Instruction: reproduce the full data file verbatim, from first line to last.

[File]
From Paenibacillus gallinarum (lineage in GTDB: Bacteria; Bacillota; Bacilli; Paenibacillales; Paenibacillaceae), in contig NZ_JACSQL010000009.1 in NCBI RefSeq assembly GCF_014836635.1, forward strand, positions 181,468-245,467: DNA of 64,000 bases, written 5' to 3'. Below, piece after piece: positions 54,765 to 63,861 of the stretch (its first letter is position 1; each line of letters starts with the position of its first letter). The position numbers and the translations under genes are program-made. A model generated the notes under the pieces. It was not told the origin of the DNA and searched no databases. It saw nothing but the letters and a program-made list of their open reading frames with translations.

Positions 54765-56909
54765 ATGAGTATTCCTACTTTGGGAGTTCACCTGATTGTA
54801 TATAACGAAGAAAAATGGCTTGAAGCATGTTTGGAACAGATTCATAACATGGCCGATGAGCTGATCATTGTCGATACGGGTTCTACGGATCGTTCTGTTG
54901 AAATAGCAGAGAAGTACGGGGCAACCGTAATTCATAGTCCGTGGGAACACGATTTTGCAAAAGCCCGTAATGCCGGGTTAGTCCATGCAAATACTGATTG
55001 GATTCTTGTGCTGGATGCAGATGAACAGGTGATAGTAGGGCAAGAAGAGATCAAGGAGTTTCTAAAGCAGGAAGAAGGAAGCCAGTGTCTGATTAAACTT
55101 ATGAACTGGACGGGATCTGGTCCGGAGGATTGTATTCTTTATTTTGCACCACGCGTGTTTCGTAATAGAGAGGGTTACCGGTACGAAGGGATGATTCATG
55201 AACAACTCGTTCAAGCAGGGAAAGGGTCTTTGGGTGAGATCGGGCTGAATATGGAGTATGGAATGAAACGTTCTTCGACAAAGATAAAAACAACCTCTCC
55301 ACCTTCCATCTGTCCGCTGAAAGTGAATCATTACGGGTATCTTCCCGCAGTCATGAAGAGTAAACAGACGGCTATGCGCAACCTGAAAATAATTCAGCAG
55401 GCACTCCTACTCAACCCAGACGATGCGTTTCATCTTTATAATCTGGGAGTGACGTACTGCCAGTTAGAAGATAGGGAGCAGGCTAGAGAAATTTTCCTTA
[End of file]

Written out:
From Paenibacillus gallinarum (lineage in GTDB: Bacteria; Bacillota; Bacilli; Paenibacillales; Paenibacillaceae), in contig NZ_JACSQL010000009.1 in NCBI RefSeq assembly GCF_014836635.1, forward strand, positions 181,468-245,467: DNA of 64,000 bases, written 5' to 3'. Below, piece after piece: positions 54,765 to 63,861 of the stretch (its first letter is position 1; each line of letters starts with the position of its first letter). The position numbers and the translations under genes are program-made. A model generated the notes under the pieces. It was not told the origin of the DNA and searched no databases. It saw nothing but the letters and a program-made list of their open reading frames with translations.

Positions 54765-56909
54765 ATGAGTATTCCTACTTTGGGAGTTCACCTGATTGTA
54801 TATAACGAAGAAAAATGGCTTGAAGCATGTTTGGAACAGATTCATAACATGGCCGATGAGCTGATCATTGTCGATACGGGTTCTACGGATCGTTCTGTTG
54901 AAATAGCAGAGAAGTACGGGGCAACCGTAATTCATAGTCCGTGGGAACACGATTTTGCAAAAGCCCGTAATGCCGGGTTAGTCCATGCAAATACTGATTG
55001 GATTCTTGTGCTGGATGCAGATGAACAGGTGATAGTAGGGCAAGAAGAGATCAAGGAGTTTCTAAAGCAGGAAGAAGGAAGCCAGTGTCTGATTAAACTT
55101 ATGAACTGGACGGGATCTGGTCCGGAGGATTGTATTCTTTATTTTGCACCACGCGTGTTTCGTAATAGAGAGGGTTACCGGTACGAAGGGATGATTCATG
55201 AACAACTCGTTCAAGCAGGGAAAGGGTCTTTGGGTGAGATCGGGCTGAATATGGAGTATGGAATGAAACGTTCTTCGACAAAGATAAAAACAACCTCTCC
55301 ACCTTCCATCTGTCCGCTGAAAGTGAATCATTACGGGTATCTTCCCGCAGTCATGAAGAGTAAACAGACGGCTATGCGCAACCTGAAAATAATTCAGCAG
55401 GCACTCCTACTCAACCCAGACGATGCGTTTCATCTTTATAATCTGGGAGTGACGTACTGCCAGTTAGAAGATAGGGAGCAGGCTAGAGAAATTTTCCTTA